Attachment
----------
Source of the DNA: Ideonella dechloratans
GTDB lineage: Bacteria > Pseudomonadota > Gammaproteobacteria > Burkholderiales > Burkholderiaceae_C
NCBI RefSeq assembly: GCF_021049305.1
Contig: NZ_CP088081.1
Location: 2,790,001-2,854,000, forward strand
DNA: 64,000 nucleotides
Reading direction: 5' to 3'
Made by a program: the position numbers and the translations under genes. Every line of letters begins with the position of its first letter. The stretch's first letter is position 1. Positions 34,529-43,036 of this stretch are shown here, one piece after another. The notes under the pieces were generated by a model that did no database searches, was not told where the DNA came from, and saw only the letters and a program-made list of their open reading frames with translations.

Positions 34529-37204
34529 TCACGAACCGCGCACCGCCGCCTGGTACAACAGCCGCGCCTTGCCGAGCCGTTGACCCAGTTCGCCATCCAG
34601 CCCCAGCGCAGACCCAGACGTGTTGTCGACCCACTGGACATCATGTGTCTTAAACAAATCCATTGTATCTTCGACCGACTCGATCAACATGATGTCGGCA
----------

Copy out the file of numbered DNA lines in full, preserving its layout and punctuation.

Source of the DNA: Ideonella dechloratans
GTDB lineage: Bacteria > Pseudomonadota > Gammaproteobacteria > Burkholderiales > Burkholderiaceae_C
NCBI RefSeq assembly: GCF_021049305.1
Contig: NZ_CP088081.1
Location: 2,790,001-2,854,000, forward strand
DNA: 64,000 nucleotides
Reading direction: 5' to 3'
Made by a program: the position numbers and the translations under genes. Every line of letters begins with the position of its first letter. The stretch's first letter is position 1. Positions 34,529-43,036 of this stretch are shown here, one piece after another. The notes under the pieces were generated by a model that did no database searches, was not told where the DNA came from, and saw only the letters and a program-made list of their open reading frames with translations.

Positions 34529-37204
34529 TCACGAACCGCGCACCGCCGCCTGGTACAACAGCCGCGCCTTGCCGAGCCGTTGACCCAGTTCGCCATCCAG
34601 CCCCAGCGCAGACCCAGACGTGTTGTCGACCCACTGGACATCATGTGTCTTAAACAAATCCATTGTATCTTCGACCGACTCGATCAACATGATGTCGGCA